Skip to main content

2 Kurdish demonstrators killed in clash

By Ivan Watson and Yesim Comert, CNN
Kurdish protesters run from tear gas fired by riot police during a clash in Diyarbakir on Monday.
Kurdish protesters run from tear gas fired by riot police during a clash in Diyarbakir on Monday.
STORY HIGHLIGHTS
  • Tensions explode at violent demonstration in eastern Turkey; two Kurdish demonstrators shot dead
  • Violent Kurdish demonstrations have erupted in towns and cities across Turkey for more then a week
  • Tension increased last week as Turkey's highest court shut down main Kurdish nationalist political party
  • Clashes have raised fears conflict between Turkish state and Kurdish separatist rebels could re-ignite
RELATED TOPICS

Istanbul, Turkey (CNN) -- Tensions exploded during a violent demonstration in eastern Turkey Tuesday, resulting in the shooting deaths of two Kurdish demonstrators, an official said.

"They were throwing stones," said Ziya Akkaya, the mayor of Bulanik from the recently banned Kurdish party known as the Democratic Society Party, or DTP. "Then this shopkeeper pulled out an automatic weapon and killed two people and wounded eight."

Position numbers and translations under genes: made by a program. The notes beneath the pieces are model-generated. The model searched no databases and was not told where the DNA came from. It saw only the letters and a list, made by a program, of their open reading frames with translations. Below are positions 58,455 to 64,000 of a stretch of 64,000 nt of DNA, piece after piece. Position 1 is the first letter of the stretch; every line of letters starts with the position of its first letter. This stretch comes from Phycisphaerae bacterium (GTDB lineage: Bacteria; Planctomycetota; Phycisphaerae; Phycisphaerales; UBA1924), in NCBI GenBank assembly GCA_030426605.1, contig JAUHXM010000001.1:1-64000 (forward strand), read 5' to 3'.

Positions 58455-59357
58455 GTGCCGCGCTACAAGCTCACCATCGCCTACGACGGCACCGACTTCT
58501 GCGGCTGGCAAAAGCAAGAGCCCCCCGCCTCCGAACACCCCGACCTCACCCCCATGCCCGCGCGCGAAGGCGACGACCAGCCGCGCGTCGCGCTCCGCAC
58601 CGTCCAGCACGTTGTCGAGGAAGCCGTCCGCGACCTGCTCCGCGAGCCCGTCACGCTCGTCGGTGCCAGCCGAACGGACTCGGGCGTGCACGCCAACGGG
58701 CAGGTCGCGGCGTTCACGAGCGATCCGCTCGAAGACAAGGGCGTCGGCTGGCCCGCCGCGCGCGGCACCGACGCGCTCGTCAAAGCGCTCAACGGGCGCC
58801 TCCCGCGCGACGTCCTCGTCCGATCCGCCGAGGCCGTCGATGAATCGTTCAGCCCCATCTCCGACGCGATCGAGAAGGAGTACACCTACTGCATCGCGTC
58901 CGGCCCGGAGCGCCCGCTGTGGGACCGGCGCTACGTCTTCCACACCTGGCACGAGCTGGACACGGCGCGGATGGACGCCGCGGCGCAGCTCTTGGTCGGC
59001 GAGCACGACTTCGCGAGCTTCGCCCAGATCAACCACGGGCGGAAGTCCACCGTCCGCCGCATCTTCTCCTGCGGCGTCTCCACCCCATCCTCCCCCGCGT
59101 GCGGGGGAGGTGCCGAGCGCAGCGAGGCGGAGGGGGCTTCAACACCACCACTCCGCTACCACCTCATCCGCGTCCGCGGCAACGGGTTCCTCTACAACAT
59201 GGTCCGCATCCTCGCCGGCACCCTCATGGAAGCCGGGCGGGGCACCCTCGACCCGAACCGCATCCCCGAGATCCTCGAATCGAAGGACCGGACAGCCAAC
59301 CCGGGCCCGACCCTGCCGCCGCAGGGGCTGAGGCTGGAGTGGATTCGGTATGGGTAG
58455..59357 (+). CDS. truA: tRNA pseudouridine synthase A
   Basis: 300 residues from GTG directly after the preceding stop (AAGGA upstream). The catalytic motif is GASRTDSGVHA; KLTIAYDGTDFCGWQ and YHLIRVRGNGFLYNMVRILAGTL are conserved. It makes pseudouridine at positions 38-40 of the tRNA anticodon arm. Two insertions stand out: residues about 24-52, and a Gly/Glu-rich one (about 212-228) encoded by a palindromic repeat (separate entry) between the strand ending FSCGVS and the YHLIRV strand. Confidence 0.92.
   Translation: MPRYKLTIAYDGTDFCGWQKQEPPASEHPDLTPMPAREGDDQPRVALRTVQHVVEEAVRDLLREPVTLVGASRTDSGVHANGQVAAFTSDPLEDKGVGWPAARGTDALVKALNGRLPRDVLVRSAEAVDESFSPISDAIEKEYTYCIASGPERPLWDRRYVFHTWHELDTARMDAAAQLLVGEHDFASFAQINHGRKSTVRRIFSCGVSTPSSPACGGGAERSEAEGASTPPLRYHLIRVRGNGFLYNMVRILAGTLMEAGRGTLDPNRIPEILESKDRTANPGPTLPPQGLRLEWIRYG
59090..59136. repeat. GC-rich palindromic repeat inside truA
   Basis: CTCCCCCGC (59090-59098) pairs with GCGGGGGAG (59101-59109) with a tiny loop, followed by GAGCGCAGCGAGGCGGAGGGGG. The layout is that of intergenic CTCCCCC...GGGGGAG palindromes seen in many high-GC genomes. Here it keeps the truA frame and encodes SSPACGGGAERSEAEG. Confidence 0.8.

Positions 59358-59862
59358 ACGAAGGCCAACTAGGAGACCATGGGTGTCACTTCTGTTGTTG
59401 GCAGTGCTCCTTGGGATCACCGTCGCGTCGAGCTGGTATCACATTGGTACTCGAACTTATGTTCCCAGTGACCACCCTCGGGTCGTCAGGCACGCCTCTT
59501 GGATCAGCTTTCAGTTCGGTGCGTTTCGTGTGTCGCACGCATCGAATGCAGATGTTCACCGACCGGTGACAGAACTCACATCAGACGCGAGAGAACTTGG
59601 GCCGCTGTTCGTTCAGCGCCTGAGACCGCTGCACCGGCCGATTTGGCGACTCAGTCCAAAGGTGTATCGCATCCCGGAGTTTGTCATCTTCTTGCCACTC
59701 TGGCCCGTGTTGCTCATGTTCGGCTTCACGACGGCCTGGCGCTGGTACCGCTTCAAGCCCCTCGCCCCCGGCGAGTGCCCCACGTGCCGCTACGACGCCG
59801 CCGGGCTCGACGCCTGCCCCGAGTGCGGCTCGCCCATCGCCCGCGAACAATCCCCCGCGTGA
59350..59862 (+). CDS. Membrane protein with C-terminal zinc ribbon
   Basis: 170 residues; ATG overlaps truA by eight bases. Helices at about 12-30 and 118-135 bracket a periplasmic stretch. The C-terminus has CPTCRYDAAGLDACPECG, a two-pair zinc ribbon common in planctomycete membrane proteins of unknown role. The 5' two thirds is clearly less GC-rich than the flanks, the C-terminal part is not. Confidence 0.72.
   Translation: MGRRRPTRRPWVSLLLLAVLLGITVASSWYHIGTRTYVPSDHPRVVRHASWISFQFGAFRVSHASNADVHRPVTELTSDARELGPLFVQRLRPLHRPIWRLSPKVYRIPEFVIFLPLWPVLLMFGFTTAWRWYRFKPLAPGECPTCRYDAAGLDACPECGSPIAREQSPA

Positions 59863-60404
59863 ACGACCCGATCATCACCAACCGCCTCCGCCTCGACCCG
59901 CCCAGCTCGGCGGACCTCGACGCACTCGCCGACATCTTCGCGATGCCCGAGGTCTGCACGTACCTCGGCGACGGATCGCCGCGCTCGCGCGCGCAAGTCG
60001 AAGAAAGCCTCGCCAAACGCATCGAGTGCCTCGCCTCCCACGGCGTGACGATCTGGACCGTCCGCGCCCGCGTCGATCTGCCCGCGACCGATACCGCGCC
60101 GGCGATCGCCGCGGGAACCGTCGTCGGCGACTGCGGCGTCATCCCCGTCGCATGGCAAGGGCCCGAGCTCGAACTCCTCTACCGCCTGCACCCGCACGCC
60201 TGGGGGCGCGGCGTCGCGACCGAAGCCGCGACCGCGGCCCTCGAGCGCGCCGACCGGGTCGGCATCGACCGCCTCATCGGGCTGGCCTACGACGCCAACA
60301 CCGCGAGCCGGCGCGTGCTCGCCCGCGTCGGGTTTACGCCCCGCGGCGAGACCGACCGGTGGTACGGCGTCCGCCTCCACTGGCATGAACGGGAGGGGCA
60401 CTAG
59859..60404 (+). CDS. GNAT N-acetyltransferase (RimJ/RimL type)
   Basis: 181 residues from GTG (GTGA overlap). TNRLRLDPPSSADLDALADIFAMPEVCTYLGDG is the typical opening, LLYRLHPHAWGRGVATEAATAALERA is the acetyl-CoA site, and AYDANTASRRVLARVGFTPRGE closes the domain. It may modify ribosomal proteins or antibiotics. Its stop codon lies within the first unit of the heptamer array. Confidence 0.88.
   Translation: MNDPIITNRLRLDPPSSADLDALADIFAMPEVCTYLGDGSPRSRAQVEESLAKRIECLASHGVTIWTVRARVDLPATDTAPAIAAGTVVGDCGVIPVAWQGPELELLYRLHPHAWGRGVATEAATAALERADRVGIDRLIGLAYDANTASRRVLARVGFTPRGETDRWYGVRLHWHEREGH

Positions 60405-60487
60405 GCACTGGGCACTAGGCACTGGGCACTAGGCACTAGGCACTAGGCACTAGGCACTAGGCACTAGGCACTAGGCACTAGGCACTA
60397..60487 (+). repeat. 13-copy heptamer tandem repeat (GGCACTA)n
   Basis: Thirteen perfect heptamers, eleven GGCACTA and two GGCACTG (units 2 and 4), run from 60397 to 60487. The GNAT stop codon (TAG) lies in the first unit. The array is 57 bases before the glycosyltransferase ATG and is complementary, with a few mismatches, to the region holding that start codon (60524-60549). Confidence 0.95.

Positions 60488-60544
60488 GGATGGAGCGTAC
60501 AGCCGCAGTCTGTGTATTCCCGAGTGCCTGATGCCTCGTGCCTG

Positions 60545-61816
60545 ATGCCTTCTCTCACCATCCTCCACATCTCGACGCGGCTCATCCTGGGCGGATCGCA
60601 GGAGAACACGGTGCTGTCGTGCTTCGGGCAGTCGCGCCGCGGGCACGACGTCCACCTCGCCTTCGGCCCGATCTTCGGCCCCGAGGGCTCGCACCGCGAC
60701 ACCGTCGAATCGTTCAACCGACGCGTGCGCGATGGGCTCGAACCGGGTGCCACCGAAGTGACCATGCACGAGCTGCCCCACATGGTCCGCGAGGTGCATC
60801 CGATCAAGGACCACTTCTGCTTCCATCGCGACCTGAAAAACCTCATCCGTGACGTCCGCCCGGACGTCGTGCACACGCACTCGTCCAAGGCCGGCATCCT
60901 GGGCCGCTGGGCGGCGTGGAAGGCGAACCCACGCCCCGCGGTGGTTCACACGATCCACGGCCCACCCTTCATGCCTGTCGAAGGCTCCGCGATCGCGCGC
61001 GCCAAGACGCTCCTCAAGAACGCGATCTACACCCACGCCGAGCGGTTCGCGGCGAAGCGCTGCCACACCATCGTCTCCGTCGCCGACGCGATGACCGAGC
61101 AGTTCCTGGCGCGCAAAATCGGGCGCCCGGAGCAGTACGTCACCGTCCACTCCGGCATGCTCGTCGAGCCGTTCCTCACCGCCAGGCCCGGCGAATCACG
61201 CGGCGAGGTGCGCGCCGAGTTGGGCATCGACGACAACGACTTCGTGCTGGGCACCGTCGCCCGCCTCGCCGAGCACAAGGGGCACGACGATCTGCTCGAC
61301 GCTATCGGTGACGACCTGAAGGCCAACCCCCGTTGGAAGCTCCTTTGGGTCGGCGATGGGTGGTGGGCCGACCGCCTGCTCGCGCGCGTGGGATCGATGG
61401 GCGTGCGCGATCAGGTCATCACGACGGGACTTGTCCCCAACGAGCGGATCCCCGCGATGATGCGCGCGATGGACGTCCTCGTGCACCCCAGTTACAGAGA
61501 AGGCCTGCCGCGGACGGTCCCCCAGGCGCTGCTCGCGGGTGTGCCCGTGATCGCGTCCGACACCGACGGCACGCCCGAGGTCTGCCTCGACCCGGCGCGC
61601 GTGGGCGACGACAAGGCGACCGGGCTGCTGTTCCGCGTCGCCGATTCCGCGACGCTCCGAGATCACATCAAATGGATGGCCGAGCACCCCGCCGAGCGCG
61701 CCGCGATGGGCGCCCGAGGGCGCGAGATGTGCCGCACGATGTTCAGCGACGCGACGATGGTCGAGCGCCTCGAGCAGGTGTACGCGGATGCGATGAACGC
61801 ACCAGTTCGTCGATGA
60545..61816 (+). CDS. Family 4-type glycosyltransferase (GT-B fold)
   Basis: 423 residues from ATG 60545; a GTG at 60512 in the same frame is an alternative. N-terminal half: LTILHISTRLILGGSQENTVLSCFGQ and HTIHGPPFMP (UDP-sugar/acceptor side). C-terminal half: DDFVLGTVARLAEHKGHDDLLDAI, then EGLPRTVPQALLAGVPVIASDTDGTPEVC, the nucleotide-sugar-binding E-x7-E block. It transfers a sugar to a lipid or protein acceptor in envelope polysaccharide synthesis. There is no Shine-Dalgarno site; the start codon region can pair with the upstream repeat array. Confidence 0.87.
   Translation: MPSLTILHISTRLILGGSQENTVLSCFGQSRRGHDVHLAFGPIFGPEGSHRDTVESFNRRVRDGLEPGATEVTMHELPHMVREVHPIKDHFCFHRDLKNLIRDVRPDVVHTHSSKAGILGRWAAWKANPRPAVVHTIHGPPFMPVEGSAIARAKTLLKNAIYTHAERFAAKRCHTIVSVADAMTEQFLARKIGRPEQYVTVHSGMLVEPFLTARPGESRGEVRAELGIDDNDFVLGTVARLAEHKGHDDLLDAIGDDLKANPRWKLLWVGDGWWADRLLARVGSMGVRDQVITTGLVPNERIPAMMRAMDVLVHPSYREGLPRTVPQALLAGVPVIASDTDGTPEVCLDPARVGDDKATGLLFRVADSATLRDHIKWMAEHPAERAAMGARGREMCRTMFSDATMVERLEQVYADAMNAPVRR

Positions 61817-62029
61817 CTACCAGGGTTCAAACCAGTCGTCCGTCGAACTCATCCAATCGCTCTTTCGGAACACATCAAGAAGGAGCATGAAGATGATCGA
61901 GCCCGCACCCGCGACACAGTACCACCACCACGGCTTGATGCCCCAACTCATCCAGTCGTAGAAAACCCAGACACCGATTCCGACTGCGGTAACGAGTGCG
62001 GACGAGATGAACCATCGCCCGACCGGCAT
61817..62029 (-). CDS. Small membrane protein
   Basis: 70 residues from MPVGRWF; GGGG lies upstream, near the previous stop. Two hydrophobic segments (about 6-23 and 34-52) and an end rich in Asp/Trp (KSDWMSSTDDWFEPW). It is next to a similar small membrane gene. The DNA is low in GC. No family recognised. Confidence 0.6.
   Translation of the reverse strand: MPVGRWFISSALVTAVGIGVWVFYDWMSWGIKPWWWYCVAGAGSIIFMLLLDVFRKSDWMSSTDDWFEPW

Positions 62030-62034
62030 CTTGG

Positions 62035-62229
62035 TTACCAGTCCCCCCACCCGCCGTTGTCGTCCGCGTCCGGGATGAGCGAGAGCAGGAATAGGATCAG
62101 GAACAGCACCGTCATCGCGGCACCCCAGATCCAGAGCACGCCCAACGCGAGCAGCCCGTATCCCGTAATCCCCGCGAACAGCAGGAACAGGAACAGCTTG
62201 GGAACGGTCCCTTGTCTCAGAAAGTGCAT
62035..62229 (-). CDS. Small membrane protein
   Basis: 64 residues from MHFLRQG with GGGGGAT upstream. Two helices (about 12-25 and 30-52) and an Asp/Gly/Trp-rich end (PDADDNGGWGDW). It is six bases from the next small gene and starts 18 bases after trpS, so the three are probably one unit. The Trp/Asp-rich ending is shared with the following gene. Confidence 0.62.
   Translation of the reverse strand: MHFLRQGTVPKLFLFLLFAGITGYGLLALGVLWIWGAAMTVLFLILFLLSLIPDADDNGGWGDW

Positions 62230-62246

After the shooting," Akkaya told CNN, "the demonstrators burned the man's shop."

The alleged shooter has been detained by authorities, the semi-official Anatolian news agency reported. The dispatch said protesters were tossing stones and breaking windows in shops on the street, including the shop belonging to the alleged gunman.

The Mus Province governor's office confirmed that the shooter's shop was burned and that the atmosphere in Bulanik continued to be very tense.

Violent Kurdish demonstrations have erupted in towns and cities across Turkey for more then a week. Kurdish protesters have hurled stones and gas bombs, repeatedly clashing with Turkish riot police who have fired tear gas and water cannons, while making hundreds of arrests.

The tension was exacerbated by a decision last Friday, by Turkey's highest court, to shut down DTP, the country's main Kurdish nationalist political party, on grounds that it had become a "focal point for terrorism."

On Monday, lawmakers from the DTP announced they would submit their resignations to the Turkish parliament.

The clashes have raised fears that the long simmering conflict between the Turkish state and Kurdish separatist rebels could re-ignite. More then 40,000 people, mostly ethnic Kurds, have been killed in the conflict, which has gone on for more then a quarter century.

The Kurds are Turkey's largest ethnic minority, numbering more then 12 million. Turkish analysts fear the latest round of hostilities could derail government promises to relax tight restrictions on the use of Kurdish language in media and schools.